Give your bottom line a boost with these retailing strategies for your most loyal clients: Men.

march retail main1

Every hairstylist is loyal to at least one specific product brand and just can’t get enough of trying out new ones. But when it comes to selling to their clients, it’s just not happening. The worst part: It’s a big miss that could ultimately debilitate your salon or barbershop.

“When you think about how many clients in salons and barbershops go to check-out without being told what products to buy, the number is not only massive and scary, but it’s also squandering opportunities,” says Neil Ducoff, CEO of Strategies, a business coaching firm that has worked with professional beauty companies, salon owners and their teams for decades. In his experience, Pete Goupil, an American Crew educator and barber based in Montreal, believes that establishing a good rapport right from the beginning is key. “When l bring a client to my chair, I ask about their morning rituals to figure out which product to use on their hair.”

Here’s how you can get over the challenges of selling and maximize your retailing opportunities.

Fear of Failure

Every hairstylist knows that promoting and selling retail products is the best way to earn more, yet it’s not an easy task for most. According to Ducoff, there are two key obstacles that hinder hairstylists when it comes to retailing: Fear of rejection and coming across as too pushy. With these two obstacles combined, “There is a level of discomfort to the point where stylists just avoid delivering a professional recommendation,” he says.

How to: Like with cutting and colouring, practice is key when it comes to retailing. Ducoff says, salon owners need to invest in retail recommendation training. “You won’t see impressive retail numbers simply by telling staff their number needs to be up, you need a system with leadership, standards of performance and accountability.”

Don't Sell, Be Happy

Hairstylists aren’t sales people, they’re creative people, which means they need to shift their perspective on retail sales and product promotion. Goupil believes it’s the cut that is really the key. “With my clients, a good haircut or beard trim is going to gives them the confidence to buy the product.“ Ducoff suggests stylists look at retail sales as one way of offering clients happiness in the form of product recommendations. “The more clients that receive professional advice about the best products for them, the more you’ll sell,” he says.This is particularly true for men who can become fiercely loyal to specific products once they understand how to best use it to recreate their hairstyle at home.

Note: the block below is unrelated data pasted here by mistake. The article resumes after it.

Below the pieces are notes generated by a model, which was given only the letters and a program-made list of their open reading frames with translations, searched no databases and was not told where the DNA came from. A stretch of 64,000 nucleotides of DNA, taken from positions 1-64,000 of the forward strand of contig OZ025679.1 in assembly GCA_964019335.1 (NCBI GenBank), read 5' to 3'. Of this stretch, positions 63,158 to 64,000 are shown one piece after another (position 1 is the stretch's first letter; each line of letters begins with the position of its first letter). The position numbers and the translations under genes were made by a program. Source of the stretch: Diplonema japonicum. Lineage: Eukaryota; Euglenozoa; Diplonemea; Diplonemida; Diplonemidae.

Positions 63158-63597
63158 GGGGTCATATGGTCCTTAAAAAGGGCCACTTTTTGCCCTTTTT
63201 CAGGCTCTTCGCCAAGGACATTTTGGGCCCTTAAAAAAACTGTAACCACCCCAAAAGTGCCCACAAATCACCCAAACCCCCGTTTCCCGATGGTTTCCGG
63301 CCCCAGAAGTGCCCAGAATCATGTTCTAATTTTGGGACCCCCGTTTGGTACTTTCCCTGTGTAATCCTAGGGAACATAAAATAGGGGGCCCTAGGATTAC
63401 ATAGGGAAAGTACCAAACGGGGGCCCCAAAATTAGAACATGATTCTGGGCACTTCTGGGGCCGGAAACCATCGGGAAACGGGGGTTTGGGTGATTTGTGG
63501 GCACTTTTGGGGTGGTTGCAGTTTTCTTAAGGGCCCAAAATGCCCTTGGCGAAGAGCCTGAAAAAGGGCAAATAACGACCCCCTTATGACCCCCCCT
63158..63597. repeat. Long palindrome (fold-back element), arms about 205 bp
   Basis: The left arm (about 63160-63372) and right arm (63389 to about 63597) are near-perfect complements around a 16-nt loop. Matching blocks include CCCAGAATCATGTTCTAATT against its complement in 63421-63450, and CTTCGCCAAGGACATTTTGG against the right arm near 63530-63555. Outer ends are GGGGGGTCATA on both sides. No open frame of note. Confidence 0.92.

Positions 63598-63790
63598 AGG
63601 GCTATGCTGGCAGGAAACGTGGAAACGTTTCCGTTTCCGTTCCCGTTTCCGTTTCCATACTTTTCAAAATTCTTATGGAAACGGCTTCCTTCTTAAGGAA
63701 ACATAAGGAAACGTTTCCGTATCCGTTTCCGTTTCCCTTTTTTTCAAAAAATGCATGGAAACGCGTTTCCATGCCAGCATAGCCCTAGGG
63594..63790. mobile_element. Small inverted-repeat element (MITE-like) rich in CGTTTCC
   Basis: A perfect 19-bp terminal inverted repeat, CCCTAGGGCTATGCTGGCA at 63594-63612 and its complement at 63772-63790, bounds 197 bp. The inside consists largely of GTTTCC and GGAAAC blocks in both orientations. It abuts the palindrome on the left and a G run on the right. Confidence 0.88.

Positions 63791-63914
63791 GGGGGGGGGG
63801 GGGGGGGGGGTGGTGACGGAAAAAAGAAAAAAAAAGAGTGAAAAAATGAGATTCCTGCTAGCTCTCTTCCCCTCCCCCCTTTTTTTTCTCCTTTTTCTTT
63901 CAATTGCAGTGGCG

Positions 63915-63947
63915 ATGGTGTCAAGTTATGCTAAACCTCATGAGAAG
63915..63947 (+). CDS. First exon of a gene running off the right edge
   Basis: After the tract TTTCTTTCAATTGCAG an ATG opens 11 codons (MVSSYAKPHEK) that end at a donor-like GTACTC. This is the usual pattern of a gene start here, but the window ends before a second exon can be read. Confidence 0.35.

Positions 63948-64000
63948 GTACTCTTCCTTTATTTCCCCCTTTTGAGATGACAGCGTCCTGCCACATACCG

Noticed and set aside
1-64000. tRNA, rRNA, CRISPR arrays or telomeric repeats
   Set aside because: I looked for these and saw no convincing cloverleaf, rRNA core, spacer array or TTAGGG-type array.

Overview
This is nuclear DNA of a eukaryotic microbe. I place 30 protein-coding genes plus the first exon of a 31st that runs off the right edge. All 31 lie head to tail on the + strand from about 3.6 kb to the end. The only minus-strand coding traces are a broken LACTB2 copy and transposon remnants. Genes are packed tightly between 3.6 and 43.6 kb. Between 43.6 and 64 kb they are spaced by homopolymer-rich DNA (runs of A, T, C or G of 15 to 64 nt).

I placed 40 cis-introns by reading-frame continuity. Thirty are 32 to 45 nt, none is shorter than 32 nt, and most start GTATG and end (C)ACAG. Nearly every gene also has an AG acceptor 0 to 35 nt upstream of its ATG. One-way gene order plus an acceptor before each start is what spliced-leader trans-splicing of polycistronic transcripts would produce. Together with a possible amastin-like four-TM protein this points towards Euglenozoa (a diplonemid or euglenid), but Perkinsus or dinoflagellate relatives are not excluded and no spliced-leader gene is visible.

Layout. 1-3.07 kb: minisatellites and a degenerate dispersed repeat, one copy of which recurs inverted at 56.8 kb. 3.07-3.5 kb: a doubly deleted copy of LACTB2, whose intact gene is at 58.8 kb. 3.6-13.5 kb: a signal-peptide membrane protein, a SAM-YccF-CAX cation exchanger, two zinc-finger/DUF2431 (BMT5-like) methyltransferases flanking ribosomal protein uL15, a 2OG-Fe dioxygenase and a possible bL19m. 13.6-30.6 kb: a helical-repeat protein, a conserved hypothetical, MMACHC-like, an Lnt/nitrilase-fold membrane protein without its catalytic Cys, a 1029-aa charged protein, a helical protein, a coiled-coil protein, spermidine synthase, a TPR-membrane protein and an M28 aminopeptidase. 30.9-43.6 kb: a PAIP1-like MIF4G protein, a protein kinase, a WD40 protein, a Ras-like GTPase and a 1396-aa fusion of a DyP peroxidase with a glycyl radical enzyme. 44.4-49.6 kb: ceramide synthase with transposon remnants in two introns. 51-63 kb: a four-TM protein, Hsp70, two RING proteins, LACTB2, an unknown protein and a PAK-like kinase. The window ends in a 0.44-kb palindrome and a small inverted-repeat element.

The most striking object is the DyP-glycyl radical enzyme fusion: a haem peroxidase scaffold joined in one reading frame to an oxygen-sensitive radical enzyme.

How to: When it comes to retailing, being consistent with every client is important, and Ducoff suggests making a recommendation of three products to help ensure your clients walk out having made a purchase.

Begin the Conversation

“Every client service should begin with an overview of what’s going to happen during that visit,” says Ducoff. At some point during the conversation, hairstylists should be mentioning the products they will be using that clients can use for home care. For Goupil, an easy way to get the product conversation started is by focusing on the changes in men’s product, such as explaining the shift from clay-based products to those with more of a flexible hold, such as creams and liquids. By talking about products at the beginning of every appointment, products become a natural part of the conversation with your client, removing any awkwardness a hairstylist may feel when making recommendations at the end of a service.

How to: As you’re styling your male clients, take the time to walk through the specific products you’re using, how you’re using them and the amount they will need to recreate their look at home. Let’s face it: As a hairstylist, you couldn’t imagine working without professional products, which means your clients shouldn’t have to either.